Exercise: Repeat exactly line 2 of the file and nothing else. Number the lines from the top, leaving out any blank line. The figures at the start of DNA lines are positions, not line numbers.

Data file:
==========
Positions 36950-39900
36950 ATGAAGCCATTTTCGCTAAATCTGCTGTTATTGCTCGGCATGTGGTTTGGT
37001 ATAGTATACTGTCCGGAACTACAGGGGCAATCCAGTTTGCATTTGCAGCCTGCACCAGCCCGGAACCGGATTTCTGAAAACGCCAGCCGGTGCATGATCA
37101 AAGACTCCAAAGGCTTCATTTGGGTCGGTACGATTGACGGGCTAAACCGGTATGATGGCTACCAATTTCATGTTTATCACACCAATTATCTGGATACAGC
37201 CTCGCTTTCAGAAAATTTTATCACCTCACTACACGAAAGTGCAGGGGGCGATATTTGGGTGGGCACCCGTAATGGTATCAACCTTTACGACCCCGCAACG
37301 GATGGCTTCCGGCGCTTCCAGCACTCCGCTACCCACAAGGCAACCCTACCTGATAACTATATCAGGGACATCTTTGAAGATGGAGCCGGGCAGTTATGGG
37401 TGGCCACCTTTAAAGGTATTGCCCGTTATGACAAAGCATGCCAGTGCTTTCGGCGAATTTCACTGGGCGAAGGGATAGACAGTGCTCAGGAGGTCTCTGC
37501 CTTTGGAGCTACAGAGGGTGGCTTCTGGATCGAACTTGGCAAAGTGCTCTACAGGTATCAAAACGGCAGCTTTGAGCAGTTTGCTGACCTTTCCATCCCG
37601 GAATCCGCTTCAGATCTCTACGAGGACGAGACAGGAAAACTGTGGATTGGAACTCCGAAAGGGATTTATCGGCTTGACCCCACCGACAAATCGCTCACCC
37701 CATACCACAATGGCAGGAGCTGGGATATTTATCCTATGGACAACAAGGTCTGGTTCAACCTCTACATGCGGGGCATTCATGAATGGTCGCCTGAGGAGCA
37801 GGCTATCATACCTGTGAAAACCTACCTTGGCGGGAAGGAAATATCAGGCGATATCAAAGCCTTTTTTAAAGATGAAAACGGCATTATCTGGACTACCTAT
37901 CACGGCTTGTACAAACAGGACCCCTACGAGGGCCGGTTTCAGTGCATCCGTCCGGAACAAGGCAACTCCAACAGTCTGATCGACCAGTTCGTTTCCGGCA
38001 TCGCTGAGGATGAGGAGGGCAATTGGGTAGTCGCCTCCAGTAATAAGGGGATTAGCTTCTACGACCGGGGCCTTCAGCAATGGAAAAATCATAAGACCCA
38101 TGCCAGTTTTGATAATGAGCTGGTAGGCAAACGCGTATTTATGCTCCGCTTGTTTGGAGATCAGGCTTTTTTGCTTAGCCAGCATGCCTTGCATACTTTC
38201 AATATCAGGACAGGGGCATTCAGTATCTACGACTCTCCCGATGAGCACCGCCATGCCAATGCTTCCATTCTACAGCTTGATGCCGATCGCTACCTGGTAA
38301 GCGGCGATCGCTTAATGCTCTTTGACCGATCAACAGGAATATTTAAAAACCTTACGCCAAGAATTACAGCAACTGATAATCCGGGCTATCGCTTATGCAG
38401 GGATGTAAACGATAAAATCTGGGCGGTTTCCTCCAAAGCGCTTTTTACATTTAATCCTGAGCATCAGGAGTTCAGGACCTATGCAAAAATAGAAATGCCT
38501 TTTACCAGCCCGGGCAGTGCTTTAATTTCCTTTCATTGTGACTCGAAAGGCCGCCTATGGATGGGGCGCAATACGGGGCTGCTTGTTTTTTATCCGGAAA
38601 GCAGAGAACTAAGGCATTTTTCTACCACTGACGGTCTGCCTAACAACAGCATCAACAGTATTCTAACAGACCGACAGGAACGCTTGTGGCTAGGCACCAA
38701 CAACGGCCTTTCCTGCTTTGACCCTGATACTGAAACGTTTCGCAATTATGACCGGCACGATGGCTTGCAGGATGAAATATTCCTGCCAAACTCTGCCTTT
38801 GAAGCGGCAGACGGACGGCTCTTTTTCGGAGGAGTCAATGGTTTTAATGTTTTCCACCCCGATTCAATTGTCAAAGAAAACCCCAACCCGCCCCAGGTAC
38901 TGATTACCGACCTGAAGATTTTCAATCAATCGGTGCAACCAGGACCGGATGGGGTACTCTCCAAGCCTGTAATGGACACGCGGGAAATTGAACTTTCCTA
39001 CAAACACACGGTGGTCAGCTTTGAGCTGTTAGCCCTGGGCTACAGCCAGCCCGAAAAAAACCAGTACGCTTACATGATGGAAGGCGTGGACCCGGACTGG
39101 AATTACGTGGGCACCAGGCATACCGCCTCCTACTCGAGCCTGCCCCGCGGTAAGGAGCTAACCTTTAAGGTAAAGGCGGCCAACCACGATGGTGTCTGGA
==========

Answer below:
36950 ATGAAGCCATTTTCGCTAAATCTGCTGTTATTGCTCGGCATGTGGTTTGGT